Saved by the Birds – Again

CR 11-9-14-8650

Costa Rica, much warmer than Chicago

The pain of losing my housemates upon returning from Costa Rica hits like a heavy weight as I prepare the birds’ breakfast every morning. I am still plenty angry too, but there is no gain in holding that inside of me. I had hoped to manage some photographs more related to this post before publishing but it didn’t happen, so I’ve mixed in a few photos prescient of the Costa Rica posts to come.

Blue and Dudley, with my cell phone last night

Blue and Dudley, with my cell phone last night

Not having much time yet to observe the new charges but very interested in their individual abilities to adapt to the new environment, the survivors and each other, I am pleased to report that so far, so good. I was most worried about the Diamond Dove making an adjustment – to be sure I have never had one of these birds before and am not exactly sure why I brought him home, except that I have a soft spot for doves, it’s a beautiful bird, and, well, maybe I even wondered if my last remaining budgie wouldn’t feel so put out if he was not the only single. The dove is more settled in every day, and even might have said something as early as Tuesday morning while I was putting food in the second large cage.  It was such a strange, loud sound and I wasn’t sure where it came from, but I could not connect it to anything going on outside.By Tuesday night he was cooing along with the music on the radio. I named him Dudley last night after Dudley Do-Right, one of my favorite cartoon characters. He follows Blue, the budgie, around, and may even have a crush on him (her? – too old to tell anymore). I can hardly wait to play music this weekend and see what transpires. And I hope Dudley gets more used to my real camera so I can take better pictures of him because he’s quite lovely.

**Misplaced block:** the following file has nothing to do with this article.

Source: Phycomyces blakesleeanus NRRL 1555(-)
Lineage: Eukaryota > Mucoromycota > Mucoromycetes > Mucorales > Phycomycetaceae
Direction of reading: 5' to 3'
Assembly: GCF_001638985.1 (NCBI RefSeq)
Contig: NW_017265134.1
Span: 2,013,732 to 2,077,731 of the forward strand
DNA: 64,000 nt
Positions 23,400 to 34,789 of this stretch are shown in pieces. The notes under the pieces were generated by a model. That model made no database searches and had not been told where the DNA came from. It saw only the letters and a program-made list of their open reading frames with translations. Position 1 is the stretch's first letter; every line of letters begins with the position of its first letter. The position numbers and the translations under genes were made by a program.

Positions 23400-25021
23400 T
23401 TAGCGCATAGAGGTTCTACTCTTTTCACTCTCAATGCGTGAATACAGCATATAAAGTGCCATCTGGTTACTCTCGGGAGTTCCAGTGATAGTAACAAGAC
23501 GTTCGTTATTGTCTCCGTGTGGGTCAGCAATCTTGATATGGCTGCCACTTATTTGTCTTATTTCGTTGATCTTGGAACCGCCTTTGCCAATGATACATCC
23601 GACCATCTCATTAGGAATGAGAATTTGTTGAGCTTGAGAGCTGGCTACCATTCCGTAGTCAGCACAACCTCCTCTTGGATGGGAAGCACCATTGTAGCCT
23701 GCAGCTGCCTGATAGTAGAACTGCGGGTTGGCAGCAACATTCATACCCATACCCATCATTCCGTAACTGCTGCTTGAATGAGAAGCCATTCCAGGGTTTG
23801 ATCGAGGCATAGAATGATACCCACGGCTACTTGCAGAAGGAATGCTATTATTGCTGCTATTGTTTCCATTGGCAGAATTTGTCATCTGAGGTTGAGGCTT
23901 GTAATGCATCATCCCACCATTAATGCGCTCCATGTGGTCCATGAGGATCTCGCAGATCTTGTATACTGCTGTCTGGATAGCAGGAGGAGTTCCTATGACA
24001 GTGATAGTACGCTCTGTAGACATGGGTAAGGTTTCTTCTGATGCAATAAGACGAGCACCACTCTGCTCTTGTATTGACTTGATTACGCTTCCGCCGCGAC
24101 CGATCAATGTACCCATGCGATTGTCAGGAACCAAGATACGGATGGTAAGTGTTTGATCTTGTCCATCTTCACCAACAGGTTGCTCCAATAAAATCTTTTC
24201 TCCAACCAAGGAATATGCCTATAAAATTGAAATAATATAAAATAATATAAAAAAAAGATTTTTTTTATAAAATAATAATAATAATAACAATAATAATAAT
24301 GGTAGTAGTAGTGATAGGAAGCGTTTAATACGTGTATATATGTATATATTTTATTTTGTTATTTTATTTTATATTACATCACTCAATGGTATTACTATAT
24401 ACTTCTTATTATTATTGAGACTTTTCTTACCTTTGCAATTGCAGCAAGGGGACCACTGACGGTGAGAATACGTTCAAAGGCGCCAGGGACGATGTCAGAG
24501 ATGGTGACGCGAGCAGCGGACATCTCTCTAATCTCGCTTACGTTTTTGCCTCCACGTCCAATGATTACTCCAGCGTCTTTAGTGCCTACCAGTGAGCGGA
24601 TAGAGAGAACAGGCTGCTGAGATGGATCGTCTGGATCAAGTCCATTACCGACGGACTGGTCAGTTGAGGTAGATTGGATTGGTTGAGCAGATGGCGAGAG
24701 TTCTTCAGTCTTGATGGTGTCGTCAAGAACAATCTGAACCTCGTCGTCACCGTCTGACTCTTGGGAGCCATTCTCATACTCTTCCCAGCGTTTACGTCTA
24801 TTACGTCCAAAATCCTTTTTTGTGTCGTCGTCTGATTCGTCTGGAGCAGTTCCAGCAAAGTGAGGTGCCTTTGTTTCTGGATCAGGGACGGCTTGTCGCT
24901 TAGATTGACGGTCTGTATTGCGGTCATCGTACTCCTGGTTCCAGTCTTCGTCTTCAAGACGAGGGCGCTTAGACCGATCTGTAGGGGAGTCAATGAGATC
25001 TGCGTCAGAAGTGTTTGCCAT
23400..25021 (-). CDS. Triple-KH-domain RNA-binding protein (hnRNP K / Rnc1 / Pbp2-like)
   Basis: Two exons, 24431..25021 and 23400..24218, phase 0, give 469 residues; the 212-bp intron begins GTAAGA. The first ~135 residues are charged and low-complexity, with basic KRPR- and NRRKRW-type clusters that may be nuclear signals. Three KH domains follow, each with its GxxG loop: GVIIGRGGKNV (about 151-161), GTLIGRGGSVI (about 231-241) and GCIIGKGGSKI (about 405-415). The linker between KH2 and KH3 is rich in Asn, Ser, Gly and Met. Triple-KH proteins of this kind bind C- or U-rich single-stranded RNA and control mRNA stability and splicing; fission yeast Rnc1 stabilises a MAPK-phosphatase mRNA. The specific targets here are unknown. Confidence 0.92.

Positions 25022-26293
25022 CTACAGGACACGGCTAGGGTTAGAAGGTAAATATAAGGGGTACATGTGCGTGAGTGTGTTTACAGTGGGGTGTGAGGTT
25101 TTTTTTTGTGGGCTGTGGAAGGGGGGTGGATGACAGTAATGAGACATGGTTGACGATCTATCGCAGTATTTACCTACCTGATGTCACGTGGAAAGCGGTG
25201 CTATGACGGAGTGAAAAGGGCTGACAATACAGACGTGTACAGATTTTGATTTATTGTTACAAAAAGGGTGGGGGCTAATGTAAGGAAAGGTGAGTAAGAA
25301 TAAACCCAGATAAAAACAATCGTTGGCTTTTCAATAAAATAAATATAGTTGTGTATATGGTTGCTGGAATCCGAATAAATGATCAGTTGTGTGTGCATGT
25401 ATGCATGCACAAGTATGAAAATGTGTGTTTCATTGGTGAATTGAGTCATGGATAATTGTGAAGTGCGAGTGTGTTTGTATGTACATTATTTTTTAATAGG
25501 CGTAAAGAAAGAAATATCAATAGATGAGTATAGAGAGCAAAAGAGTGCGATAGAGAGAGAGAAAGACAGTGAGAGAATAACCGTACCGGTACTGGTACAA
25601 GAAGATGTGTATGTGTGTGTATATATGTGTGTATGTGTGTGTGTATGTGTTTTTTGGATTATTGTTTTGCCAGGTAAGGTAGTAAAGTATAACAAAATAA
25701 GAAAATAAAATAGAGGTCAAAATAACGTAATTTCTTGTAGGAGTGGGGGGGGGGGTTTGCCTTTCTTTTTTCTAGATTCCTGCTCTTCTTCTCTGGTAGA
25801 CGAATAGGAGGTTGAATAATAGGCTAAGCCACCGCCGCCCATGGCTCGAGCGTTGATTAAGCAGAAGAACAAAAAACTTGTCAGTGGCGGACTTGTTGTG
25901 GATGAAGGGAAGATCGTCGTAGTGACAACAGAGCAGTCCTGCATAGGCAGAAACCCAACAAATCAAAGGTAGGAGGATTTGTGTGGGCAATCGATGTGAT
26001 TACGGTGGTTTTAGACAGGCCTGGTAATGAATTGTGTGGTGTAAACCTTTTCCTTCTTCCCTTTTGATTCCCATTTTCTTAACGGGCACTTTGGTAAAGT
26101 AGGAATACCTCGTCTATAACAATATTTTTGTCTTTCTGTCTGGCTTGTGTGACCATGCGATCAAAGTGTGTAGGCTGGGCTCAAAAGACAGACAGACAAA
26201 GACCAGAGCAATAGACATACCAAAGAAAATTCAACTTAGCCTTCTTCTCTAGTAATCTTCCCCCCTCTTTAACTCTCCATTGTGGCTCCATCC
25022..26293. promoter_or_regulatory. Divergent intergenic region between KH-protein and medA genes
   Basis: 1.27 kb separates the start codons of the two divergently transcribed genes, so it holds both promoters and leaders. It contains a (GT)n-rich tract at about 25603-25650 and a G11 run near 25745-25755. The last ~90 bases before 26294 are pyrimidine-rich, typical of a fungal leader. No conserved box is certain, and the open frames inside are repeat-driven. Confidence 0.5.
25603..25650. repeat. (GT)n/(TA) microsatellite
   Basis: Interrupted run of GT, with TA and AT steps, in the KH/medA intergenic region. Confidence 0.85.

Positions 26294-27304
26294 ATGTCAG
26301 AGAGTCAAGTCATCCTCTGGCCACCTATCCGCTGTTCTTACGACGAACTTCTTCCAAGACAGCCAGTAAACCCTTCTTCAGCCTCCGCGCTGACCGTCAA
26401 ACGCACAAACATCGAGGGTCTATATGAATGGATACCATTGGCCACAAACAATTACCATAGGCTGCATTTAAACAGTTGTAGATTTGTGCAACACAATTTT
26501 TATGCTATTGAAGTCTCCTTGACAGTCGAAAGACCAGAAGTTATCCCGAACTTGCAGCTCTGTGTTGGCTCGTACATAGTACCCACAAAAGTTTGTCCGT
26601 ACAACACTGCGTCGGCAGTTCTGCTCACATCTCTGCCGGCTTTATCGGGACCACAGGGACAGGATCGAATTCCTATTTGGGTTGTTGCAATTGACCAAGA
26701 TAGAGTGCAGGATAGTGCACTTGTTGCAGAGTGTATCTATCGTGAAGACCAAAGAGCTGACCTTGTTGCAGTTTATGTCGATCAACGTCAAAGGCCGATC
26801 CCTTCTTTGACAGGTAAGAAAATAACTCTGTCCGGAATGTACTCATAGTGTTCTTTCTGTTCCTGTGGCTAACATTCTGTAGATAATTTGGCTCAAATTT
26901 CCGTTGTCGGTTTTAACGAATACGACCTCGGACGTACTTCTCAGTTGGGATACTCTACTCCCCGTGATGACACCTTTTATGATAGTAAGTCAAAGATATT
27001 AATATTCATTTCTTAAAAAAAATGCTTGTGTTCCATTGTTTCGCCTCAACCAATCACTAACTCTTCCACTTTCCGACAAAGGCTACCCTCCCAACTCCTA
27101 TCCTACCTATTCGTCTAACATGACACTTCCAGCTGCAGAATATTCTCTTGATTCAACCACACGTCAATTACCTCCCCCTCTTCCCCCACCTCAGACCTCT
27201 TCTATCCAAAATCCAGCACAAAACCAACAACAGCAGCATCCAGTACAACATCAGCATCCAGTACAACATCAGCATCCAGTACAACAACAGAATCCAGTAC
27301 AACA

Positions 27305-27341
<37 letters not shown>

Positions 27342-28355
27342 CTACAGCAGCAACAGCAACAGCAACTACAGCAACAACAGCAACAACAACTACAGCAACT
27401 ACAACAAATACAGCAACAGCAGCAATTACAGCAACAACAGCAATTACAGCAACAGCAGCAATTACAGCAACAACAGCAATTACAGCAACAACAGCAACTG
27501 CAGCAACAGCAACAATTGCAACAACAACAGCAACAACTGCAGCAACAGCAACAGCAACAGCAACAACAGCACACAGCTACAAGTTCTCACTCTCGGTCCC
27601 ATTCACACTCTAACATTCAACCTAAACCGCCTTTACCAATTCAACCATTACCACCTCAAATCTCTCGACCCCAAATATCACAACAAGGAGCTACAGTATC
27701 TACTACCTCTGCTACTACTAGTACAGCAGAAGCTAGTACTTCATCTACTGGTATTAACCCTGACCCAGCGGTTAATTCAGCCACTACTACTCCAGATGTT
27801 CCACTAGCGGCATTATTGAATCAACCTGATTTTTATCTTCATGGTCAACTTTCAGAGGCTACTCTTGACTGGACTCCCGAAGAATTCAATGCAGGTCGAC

Stuck in the office all day Tuesday while the reports of Sandhill Cranes flying over by the hundreds and thousands crammed the email–and I don’t even have a window to look out of–I was dispatched to Walgreen’s to buy some air freshener, so I chose the store that was on the corner of Randolph and State. Waiting at the light to cross State Street, almost before the light changed, I looked up and saw perhaps 250 Sandhill Cranes flying overhead – very high, and in a beautiful extended V formation, floating on the air currents, and felt redeemed.

Gray Catbird, Thompson Center

Gray Catbird, Thompson Center

Wednesday morning I packed my camera and lens in the camera backpack, because my regular backpack has ceased to fasten around my waist after the trip to Costa Rica. Even though I was absolutely sure I would have no opportunity to use the camera, it seemed silly to be using a camera backpack without a camera in it. I got off the train and walked 6 blocks before a woman stopped me to tell me the back of my pack was open! Not thinking (again), I slung the pack off my shoulder to check on it (I should have asked her to zip it up, I suppose) and the camera fell out onto the sidewalk. What More Could Go Wrong? was my sentiment at the time. But I thanked her, put the camera back in the pack, started going through the mental exercise of replacement/repair…and then, as I approached the Thompson Center, I decided to do the sensible thing and take the camera out, attach the lens, and see if it was still working. After readjusting the function wheel, it seemed to be fine (maybe that’s why those Canons are so heavy, they are encased in armor). I shot a couple sidewalk scenes, and then started walking along the planted berm which is full of scrubby little yews, cigarette butts, garbage, and birds – invariably a Rock Pigeon and House Sparrow hangout. Except a Gray Catbird jumped out in front of me and let me take its picture before darting back into the yews. I found my cell phone and reported it to ebird. I am glad I got a picture because the sighting is unusual for this time of year, as I suspected. I have checked every morning since and cannot find the bird, so this was its farewell photo.

A little more poking around produced one or two White-Throated Sparrows–a bit less unusual–and plenty of the predictable pigeons and House Sparrows. But then it occurred to me that if my pack had not been open, and I had not dropped the camera, I would most likely have walked right by the berm without noticing the Catbird. So the birds have triumphed again in making sense under even the most ridiculous circumstances.